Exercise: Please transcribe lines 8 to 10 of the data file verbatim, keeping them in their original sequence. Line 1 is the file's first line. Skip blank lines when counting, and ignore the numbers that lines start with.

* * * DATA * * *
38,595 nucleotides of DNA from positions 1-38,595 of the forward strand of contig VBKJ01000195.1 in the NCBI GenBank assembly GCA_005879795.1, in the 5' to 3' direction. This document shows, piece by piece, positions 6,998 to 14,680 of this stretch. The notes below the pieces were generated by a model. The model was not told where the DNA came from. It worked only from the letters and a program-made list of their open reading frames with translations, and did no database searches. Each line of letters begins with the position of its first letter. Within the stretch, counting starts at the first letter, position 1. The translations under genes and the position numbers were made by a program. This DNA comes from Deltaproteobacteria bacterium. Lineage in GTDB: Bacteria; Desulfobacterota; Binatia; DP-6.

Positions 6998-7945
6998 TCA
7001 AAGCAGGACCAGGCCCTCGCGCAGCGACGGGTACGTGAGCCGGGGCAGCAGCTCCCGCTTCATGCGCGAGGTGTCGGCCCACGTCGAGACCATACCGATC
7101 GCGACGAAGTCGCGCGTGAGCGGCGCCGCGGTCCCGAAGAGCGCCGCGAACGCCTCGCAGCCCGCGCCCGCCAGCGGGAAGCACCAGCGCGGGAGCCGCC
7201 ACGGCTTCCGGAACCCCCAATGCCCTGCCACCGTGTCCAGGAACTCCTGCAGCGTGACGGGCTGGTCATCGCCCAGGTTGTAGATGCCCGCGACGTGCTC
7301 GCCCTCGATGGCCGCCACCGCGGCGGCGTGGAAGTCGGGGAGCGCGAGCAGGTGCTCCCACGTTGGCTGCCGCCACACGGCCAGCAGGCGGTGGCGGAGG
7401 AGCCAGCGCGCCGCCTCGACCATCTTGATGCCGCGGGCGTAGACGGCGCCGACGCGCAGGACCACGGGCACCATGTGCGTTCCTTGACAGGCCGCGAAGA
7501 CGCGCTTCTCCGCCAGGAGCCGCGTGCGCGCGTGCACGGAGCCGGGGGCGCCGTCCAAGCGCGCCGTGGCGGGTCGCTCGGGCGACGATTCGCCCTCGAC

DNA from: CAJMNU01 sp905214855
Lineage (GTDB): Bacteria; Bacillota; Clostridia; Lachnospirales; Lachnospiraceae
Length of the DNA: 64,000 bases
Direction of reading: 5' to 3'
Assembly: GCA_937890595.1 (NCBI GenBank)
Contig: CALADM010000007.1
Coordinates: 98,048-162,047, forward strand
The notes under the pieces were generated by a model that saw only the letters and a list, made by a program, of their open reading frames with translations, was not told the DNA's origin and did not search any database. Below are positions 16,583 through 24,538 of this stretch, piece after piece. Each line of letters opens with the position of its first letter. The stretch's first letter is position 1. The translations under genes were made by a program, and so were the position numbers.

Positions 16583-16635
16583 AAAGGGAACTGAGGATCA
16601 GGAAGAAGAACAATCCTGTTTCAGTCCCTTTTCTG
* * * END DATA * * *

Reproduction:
7401 AGCCAGCGCGCCGCCTCGACCATCTTGATGCCGCGGGCGTAGACGGCGCCGACGCGCAGGACCACGGGCACCATGTGCGTTCCTTGACAGGCCGCGAAGA
7501 CGCGCTTCTCCGCCAGGAGCCGCGTGCGCGCGTGCACGGAGCCGGGGGCGCCGTCCAAGCGCGCCGTGGCGGGTCGCTCGGGCGACGATTCGCCCTCGAC

DNA from: CAJMNU01 sp905214855